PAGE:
There is more to the town than this, though.  A monument to Workers killed at work, erected by the GMB, where you might expect a war memorial.  The Willows Arts Centre is closing down (to be replaced somewhere else) and rehearsals are going on in the foyer for some kind of farewell performance.  It’s packed. A new swimming pool has just opened (rather absurdly branded as East Midlands International Pool – are they expecting people to fly in to use it?) – and the queue is out the door and down the street.  Go past the pool and (for about 5 minutes) you’re in a thick dark section of the old Rockingham Forest.  Come out of that into a park with a boating lake – rough hewn, and I see no boats – but maybe pretty when the sun shines.  The whole place has a kind of Soviet frontier-town ambience about it, but – and I could be imagining this – also some sense of a rather old-fashioned kind of  solidarity and a hankering after community.

All of this I think I could cope with, but what makes me realise that I wouldn’t last five minutes here is what I see when I decide to take the bus back to Kettering.  Mile after mile of newbuilt housing estates.  Some offices – accountants and so on – but not a shop to be seen.  I now realise why the taxis were doing such good business.  A non-driver like myself couldn’t survive here – I’d starve to death.  Wikipedia says that Corby has “a car-friendly layout with many areas of open space and woodland“, and now I see what they mean.    

And on the on the housing goes.  It seems to reach almost as far as my poor old ancestral hunting ground of Geddington and there is only the briefest flash of open country before we’re back at the wretched ProLogis Business Park.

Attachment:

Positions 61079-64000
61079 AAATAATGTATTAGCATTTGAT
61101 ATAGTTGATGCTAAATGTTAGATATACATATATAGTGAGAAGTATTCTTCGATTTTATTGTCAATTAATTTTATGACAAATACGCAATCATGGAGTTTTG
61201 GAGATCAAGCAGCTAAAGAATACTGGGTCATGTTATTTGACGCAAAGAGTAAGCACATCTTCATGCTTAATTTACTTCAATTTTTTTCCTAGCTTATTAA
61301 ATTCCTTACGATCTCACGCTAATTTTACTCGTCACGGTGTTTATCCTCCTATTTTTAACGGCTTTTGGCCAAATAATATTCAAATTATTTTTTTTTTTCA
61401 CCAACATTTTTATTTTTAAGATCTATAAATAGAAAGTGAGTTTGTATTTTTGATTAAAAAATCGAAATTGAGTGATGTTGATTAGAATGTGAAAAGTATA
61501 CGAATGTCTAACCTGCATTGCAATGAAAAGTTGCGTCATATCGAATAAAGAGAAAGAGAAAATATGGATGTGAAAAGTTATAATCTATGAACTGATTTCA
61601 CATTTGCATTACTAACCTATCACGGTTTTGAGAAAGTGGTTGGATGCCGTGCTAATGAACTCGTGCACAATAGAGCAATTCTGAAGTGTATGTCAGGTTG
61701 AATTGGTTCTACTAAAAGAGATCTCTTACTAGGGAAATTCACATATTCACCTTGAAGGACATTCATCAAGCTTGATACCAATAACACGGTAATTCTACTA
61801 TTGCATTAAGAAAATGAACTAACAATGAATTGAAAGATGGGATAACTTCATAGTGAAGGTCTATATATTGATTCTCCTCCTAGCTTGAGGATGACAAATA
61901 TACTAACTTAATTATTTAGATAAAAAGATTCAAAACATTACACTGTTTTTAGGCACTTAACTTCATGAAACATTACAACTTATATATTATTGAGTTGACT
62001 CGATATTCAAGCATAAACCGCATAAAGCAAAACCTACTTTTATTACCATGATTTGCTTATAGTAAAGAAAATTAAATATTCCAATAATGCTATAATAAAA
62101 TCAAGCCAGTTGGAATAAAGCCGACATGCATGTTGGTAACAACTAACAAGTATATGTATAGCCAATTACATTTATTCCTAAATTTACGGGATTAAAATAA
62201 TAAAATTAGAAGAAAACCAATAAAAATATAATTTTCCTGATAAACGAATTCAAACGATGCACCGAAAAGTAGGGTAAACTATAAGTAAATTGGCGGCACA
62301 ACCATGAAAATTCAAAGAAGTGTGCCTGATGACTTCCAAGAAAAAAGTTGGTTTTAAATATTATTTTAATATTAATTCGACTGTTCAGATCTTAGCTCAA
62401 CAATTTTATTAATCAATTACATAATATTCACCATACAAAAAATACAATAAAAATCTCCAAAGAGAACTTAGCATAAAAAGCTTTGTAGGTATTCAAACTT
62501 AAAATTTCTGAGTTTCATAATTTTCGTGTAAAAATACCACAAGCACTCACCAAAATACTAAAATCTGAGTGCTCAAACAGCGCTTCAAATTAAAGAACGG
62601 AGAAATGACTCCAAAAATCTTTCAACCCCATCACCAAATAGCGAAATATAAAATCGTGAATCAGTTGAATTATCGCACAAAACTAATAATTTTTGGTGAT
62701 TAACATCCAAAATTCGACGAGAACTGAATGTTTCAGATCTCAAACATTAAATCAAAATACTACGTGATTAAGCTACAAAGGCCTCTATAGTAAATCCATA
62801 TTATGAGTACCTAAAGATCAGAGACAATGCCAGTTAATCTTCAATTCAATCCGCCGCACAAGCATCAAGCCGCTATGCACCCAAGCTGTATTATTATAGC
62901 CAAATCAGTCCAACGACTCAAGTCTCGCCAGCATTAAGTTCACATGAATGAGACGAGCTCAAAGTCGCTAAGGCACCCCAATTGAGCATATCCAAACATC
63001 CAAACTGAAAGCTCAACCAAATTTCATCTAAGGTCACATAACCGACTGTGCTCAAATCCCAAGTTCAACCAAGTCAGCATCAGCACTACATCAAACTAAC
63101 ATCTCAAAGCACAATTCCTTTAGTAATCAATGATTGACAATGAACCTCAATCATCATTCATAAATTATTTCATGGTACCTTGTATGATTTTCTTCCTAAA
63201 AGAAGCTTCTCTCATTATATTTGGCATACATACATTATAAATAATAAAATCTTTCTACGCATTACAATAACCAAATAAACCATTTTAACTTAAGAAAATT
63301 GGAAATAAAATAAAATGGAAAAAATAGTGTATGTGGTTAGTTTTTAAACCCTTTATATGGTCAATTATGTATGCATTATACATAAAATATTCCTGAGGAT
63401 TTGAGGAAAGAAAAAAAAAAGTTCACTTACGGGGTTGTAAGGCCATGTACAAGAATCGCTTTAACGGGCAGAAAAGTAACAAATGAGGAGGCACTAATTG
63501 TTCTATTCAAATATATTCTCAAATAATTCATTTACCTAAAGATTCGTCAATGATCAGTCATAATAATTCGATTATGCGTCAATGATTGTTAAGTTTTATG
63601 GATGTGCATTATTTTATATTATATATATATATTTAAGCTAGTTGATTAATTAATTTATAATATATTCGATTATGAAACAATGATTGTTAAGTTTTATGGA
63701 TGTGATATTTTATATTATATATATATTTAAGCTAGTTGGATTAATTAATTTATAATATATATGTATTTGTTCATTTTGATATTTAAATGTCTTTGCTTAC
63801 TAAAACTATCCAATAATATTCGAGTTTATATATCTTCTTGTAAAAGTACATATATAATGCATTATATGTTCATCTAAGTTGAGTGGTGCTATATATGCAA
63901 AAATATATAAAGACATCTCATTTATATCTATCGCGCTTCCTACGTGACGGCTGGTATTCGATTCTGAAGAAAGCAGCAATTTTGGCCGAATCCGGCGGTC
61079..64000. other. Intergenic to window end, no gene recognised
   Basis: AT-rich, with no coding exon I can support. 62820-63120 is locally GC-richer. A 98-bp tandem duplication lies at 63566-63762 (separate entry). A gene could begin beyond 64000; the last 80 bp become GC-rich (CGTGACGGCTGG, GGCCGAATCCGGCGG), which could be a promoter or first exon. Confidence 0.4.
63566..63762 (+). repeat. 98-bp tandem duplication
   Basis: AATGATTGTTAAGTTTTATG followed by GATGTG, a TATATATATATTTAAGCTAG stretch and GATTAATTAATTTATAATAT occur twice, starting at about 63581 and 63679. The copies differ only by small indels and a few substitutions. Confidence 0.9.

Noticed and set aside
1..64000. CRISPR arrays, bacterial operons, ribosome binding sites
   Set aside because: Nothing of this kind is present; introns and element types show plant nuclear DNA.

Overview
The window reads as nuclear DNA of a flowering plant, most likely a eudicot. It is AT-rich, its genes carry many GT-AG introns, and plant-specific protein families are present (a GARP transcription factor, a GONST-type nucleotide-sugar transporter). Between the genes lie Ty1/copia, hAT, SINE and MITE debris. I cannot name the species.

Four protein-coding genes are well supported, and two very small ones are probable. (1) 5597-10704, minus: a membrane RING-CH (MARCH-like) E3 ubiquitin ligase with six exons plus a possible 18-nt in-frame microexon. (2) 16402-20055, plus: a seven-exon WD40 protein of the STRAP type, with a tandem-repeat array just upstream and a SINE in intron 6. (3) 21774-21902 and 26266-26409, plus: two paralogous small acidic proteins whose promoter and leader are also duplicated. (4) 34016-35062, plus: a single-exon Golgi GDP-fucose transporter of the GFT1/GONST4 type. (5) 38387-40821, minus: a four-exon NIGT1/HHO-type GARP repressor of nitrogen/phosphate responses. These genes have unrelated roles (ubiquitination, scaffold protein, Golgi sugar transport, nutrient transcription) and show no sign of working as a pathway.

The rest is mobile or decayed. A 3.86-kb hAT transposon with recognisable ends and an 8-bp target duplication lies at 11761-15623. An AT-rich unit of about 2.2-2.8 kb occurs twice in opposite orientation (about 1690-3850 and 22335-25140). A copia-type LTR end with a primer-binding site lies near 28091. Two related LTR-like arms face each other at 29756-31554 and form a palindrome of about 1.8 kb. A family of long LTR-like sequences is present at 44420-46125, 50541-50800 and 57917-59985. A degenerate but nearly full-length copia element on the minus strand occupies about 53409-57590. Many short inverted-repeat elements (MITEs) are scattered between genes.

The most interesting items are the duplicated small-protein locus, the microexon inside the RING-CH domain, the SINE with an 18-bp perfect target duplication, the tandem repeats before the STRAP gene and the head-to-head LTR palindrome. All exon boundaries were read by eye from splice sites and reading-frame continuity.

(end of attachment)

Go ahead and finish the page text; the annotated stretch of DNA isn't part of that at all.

Eventually, I suppose the two will meet up, and Geddington will go the same way as Corby Old Village. 

If you’re thinking of moving there, incidentally, don’t let me put you off.  Just make sure you know how to drive.

Hard-working gypsies put lazy commuter to shame

(No – not a recent headline from the Daily Express).

Buy my copy of the Big Issue this morning from the young girl who’s been selling it outside Sainsbury’s for – I think – a couple of years now.  She is – I’ve always assumed – a Roma gypsy (originally from Romania, I believe).  I’ve occasionally run into her- laden with a backpack of Issues – in the evening when detraining (dread phrase!) on the northbound platform at Harborough Station. 

I’d always assumed that she must live in Leicester until a letter to the Harborough Mail from a lady associated with the one of the churches pointed out that she actually lived in Birmingham, was – I think – 15, and was looking after her younger sisters.